National survey of Canada’s infrastructure engineers about climate change

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Courtesy of CSA Standards

Introduction

This independent survey was aimed at Canada’s professional engineers, and was conducted between April and June of 2007 by the Canadian Standards Association (CSA).

Areas of investigation
The survey looks at Climate Change issues that are related to four broad categories of built infrastructure:

  • Buildings
  • Energy
  • Transportation
  • Water

In particular it investigates:

  • The current level of awareness of selected issues related to Climate Change. In particular, it looks at technical issues that are significant for many infrastructure engineers.
  • The practicing infrastructure engineer’s perspective on needs and priorities for addressing Climate Change issues.
  • Implications for university engineering curricula as well as professional development programs aimed at infrastructure engineers.

Background

One of the core principles for professional engineering is to make prudent decisions without compromising an engineer’s duty of care to the protection of the public. Increasingly, Climate Change issues will factor into this. Furthermore, engineers cannot simply consider climate change issues in isolation. Climate Change adds another dimension for engineers to consider.

Canada’s built infrastructure is often intended to have a useful service life of many decades. This can either be extended or degraded depending on a multitude of factors such as: initial design, proper operations and maintenance, as well as weather and climate factors. All of these act in combination to affect an infrastructure’s useful life.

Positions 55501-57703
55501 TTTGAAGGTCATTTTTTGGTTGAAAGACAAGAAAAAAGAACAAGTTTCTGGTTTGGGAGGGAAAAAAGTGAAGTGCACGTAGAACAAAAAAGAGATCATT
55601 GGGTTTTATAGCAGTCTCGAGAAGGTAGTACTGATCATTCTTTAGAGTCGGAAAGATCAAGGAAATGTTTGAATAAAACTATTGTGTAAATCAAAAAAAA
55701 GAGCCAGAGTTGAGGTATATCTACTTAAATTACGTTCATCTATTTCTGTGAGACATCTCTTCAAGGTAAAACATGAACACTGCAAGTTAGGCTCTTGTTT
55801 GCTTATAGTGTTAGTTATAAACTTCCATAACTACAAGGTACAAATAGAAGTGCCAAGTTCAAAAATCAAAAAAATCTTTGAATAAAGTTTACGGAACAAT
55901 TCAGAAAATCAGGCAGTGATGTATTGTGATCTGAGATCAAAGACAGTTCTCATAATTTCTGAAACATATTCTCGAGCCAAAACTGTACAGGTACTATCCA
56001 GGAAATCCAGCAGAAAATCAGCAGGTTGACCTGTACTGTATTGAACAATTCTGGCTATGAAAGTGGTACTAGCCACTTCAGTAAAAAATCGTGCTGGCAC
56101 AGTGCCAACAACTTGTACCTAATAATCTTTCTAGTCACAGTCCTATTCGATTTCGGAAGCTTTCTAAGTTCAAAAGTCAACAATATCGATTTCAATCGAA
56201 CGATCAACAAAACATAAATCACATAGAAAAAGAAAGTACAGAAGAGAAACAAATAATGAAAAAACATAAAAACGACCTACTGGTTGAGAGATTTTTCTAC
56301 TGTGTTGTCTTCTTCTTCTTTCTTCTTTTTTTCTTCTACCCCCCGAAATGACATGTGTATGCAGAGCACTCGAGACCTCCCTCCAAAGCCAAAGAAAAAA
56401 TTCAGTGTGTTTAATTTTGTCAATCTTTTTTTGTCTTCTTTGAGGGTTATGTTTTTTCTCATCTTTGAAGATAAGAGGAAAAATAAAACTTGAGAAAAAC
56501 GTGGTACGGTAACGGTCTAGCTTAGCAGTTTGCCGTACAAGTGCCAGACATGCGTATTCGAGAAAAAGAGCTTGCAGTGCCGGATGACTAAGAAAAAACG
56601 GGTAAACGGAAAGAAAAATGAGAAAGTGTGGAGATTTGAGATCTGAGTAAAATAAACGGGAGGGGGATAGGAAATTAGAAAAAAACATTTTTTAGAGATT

Furthermore, Climate Change – the fact that historical weather patterns may no longer be indicative of what will happen in the future, could exacerbate the vulnerability of infrastructure in terms of degraded service life or premature failure. Many fields of engineering still rely heavily on historical weather data. Presently, future-looking weather data that is suitable for use in day-to-day engineering practice is often not readily available to Canadian engineers. Furthermore, many existing technical codes and standards still reference historical weather data. This adds to the complexity and uncertainty associated with engineering decisions about infrastructure.

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